The Epimenides paradox is a problem in logic. It is named after the Cretan philosopher Epimenides of Knossos (alive circa 600 BC), There is no single statement of the problem; a typical variation is given in the book Gödel, Escher, Bach, by Douglas Hofstadter: Epimenides was a Cretan who made one immortal statement: "All Cretans are liars. " It is commonly supposed that self-referential paradox arises when one considers whether Epimenides spoke the truth.
"Thorn in the flesh" is an expression for something that is painful and long-lasting. The source of this expression is Paul of Tarsus, who uses it in 2 Cor. 12:7-10: 2co 12:7 And lest I should be exalted above measure through the abundance of the revelations, there was given to me a thorn in the flesh, the messenger of Satan to buffet me, lest I should be exalted above measure. 2co 12:8 For this thing I besought the Lord thrice, that it might depart from me.
Saint Onesimus was a slave to Philemon of Colossae, a man of Christian faith. Eventually, Onesimus transgressed against Philemon and fled to the site of Paul the Apostle's imprisonment to escape punishment for a theft he had committed, there, he heard the Gospel from Paul and converted to Christianity. Paul, having earlier converted Philemon to Christianity, reconciled with the two and wrote a letter to Philemon.
The Pauline epistles, Epistles of Paul, or Letters of Paul, are the thirteen New Testament books which have the name Paul (Παῦλος) as the first word, hence claiming authorship by Paul the Apostle. Among these letters are some of the earliest extant Christian documents. They provide an insight into the beliefs and controversies of Early Christianity and, as part of the canon of the New Testament, they have also been, and continue to be, foundational to Christian theology and Christian ethics.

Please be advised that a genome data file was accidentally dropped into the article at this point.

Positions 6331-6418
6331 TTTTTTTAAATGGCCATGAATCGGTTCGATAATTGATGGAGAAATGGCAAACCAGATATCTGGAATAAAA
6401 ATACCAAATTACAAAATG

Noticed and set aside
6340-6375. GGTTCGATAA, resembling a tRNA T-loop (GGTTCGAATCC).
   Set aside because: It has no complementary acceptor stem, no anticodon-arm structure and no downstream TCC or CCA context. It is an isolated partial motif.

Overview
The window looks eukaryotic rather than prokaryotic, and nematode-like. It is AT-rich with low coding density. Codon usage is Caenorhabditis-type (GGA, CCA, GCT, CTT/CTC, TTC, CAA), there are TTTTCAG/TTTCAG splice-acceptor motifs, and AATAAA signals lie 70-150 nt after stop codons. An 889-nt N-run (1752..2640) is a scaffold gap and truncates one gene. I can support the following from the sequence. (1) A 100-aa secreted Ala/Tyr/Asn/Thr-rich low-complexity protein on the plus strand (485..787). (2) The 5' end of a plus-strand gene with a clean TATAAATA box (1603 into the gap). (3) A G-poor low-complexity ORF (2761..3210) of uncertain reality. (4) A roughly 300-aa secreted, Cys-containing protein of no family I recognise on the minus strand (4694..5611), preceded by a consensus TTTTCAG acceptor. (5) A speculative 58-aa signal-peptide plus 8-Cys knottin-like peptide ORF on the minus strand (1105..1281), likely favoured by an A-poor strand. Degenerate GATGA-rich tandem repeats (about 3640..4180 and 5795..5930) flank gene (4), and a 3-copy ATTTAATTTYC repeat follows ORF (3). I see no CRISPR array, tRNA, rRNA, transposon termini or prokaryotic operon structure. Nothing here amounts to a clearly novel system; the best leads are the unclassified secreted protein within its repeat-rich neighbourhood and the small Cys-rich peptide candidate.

Pauline Christianity is a term used to refer to Christianity associated with the beliefs and doctrines espoused by Paul through his writings. Most of orthodox Christianity relies heavily on these teachings and considers them to be amplifications and explanations of the teachings of Jesus.
The Pauline epistles are the thirteen books in the New Testament traditionally attributed to, and explicitly ascribed to, Paul of Tarsus. Some consider the anonymous Epistle to the Hebrews a fourteenth Pauline epistle. Seven letters are generally classified as “undisputed”, expressing contemporary scholarly near consensus that they are the work of Paul: Romans, 1 & 2 Corinthians, Galatians, Philippians, 1 Thessalonians, and Philemon.
The "New Perspective on Paul" is a significant shift in the way many scholars, especially Protestant scholars, interpret the writings of the Apostle Paul. Since the Protestant Reformation (c. 1517), studies of Paul's writings have been heavily influenced by Lutheran and Reformed views (called the "old perspective") that are said to ascribe negative attributes associated with sixteenth century Roman Catholicism to first century Judaism.
The Feast of Saints Peter and Paul, or the Solemnity of Saints Peter and Paul, is a liturgical feast in honour of the martyrdom in Rome of the apostles Saint Peter and Saint Paul, which is observed on 29 June. The celebration is of ancient origin, the date selected being either the anniversary of their death or of the translation of their relics.
The Conversion of Paul, as depicted in the Christian Bible, refers to the event in the life of Saint Paul which led him to become a follower of Jesus. This event is the source of the phrase Pauline conversion.